Blogs are not just blogs anymore. The term "blog" started as a sort-of definition for an easy to use web publishing system based on serialized, journal-like content. The ability to categorize was clearly needed and that got added. The one really special thing about them was the abilty to syndicate them thanks to a standard format. Now, all manner of widgets are being added to blog software such that "things that are blog" can arguably be just described as web page publishing by another name. There's two basic ways you can have your own blog, better known as a blog. You can install blogging software on your own web server or get a hosted account somewhere. My preference is to use TypePad as a hosted solution.
If you're here looking for a starting place for a CSS file to customize a TypePad blog, I discuss this in a How To blog entry within a blog area I set up just for this. It's a super simple custom CSS that just lets you customize some of the basics using TypePad. To go deeper, it's not really blogging you'd need to learn about, but Cascading Style Sheets (CSS.)
Content Management Systems
If you want to build out a whole portal, publishing system, or something more exteme, you're going to have a ton of choices to make. There's piles and piles of free open source software you can install on your server. But increasingly, there's a lot more capability available in hosted solutions. Of course, the capability comes with a cost. It's more in time if you're installing and configuring, and more in $$$ if your using a hosted application service provider.
In any case, your starting point should be CMSWatch.com for checking out what's out there. Start out by taking a look at the featuers availble. Create your own "must have" and "nice to have list" of required features.
Traditional Web Publishing
To just make some pages, you've got a ton of options. You'll need a web host of course, but the question will be do you want a simple hosting solution that has some quick sites via template for you, or do you want to create your own web page code? If you need databases and other advanced functionality, you're already way beyond the details I'll offer here. Below are just some pointers to some of my favorite services and tools.
Among the decisions you'll have to make, based on the functions you want, is do you want to go with combined services or best of breed? For example, a hosting provider may provide blogs, image galleries and so on, but maybe you want a special blog tool, or to use ImageEvent, or Flikr for your images.
- 1and1.com - In the "battle of the checkboxes" for feature set and price/value, I've found this company wins out for a basic, but fully functional site. This site you're on now and most of its functions are hosted at 1and1, though a lot of the more advanced features are not yet in use.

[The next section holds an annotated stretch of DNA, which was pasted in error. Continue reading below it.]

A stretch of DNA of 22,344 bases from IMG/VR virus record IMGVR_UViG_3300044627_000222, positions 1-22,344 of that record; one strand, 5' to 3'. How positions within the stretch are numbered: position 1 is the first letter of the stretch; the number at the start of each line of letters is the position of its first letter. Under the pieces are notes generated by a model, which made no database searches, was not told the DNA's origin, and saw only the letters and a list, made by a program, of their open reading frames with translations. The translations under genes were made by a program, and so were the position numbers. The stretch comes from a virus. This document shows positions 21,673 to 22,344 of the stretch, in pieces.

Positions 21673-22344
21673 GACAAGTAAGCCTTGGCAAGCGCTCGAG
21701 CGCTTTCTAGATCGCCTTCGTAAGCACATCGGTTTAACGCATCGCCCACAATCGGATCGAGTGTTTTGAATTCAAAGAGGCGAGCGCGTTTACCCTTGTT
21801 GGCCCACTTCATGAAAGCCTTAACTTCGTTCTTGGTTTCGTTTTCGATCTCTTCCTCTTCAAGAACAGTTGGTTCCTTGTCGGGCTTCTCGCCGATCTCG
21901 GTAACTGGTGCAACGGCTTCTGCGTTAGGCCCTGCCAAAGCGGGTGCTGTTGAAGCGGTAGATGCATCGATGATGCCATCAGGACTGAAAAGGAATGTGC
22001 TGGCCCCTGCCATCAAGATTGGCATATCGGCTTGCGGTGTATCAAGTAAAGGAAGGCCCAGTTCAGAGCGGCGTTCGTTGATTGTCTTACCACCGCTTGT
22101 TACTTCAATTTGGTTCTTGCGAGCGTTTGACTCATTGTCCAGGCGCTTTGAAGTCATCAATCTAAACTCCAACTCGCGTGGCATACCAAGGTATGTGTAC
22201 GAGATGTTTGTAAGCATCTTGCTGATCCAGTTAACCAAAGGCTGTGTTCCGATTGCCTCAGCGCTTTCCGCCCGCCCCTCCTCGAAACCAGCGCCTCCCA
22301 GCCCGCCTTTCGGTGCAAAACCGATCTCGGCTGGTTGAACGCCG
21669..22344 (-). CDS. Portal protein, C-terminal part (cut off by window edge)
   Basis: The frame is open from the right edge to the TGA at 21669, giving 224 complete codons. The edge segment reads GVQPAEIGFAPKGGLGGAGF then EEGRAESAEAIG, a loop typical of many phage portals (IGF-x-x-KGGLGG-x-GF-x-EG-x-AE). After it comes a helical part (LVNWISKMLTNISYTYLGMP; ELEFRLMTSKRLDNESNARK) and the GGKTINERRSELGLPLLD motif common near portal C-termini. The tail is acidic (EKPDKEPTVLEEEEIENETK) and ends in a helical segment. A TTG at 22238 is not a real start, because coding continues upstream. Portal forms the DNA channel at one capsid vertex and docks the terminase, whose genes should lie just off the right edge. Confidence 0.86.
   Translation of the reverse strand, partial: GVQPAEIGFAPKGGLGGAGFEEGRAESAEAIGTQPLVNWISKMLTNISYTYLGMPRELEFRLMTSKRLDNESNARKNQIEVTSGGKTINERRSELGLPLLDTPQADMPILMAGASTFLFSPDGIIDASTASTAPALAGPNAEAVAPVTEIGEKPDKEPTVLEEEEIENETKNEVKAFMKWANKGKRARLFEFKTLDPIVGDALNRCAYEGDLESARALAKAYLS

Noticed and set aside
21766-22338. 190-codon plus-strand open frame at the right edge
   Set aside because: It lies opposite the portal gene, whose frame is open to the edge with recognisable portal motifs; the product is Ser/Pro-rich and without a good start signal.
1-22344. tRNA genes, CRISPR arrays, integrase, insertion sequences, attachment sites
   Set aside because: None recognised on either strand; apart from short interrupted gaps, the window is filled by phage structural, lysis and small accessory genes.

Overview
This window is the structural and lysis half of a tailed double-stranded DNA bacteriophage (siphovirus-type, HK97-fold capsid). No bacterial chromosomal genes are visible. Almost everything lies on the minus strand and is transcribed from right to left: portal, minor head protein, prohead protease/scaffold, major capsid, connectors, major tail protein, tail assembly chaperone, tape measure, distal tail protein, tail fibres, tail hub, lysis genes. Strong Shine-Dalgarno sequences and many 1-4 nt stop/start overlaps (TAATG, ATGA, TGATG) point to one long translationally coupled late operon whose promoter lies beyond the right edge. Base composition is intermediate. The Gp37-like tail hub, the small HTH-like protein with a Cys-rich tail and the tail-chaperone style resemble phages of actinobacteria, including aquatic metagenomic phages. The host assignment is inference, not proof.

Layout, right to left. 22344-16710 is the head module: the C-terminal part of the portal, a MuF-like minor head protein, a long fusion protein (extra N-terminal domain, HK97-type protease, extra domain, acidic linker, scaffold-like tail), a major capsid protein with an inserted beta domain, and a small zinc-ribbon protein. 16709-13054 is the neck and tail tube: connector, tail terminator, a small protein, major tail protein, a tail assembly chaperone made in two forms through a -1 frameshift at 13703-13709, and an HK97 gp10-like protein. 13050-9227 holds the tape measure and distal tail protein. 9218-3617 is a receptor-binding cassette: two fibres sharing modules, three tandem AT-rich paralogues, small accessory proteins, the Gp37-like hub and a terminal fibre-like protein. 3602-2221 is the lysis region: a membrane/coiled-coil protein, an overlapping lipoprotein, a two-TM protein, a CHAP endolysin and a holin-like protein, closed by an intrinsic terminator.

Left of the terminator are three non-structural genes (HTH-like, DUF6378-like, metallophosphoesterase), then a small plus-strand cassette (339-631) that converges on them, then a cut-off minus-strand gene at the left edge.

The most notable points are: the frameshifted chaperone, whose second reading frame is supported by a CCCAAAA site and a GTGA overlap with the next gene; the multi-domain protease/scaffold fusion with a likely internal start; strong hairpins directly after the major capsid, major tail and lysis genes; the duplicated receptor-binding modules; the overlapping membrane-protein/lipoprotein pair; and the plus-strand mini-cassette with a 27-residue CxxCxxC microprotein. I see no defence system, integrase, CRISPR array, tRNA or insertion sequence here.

Web.com - Web.com used to be Interland. I've got a couple of sites hosted there. They have a lot of the same functionality as 1&1. Obviously, most of these hosting companies have close to the same sorts of things. It's really important you understand your own requirements when choosing. The effective price difference for similar accounts is most often just a few dollars per month.
- GoDaddy.com - Yes, you probably found GoDaddy got popular thanks to super-hotty Candice Michelle. Of course it was GoDaddy and their Super Bowl commercials that helped launch her career as well. In any case, they're a great low-cost domain provider. I've got literally hundreds of domains with them, either active or parked. Never a problem and they're among the lowest priced.
- Network Solutions - NSI was initially a lead domain registrar. Like so many others, they've added hosting options as well. They have a wide variety of easy to build templates. They are one of the more expensive registrars. But as one of the oldest, they do have a ton of experience and if you're all about reliabilty/longevity, they're worth checking out.
Web Site Production Tools
Favorite web tools is practically a religious argument among web designers and developers. It'd be pointless to even try to coral them all here. So these are just my favorites. Adobe has been buying up a lot of production tools these days and a lot of what were once products from independent companies are now under the Adobe brand.
- Dreamweaver 8 - Full WYSIWYG editor with easy access to a code view. Great template capability for pre-production processing of design formats.
- Photoshop - Huge industry standard image processing platform. It may be overkill for basic needs. (And expensive.) If so, check out Fireworks, a lighter weight program, also now from Adobe.
Helpful Add-On Editing & Design Tools
- UltraEdit - An exellent raw text file editor. No matter what advanced web editing environment you're working in, you'll find it occasionally useful to be able to get to the raw page code.
- Color Wheel Expert - create harmonious color schemes.
- SR32 - Don't let the web site fool you. It's a kind of lame web site as of this writing. But this search/replace tool, (for things in text files), is really amazing. Believe it or not, early versions of one of the top Internet sites in the world, About.com, relied heavily on use of this tool to update verisons of the service in the first year of the company.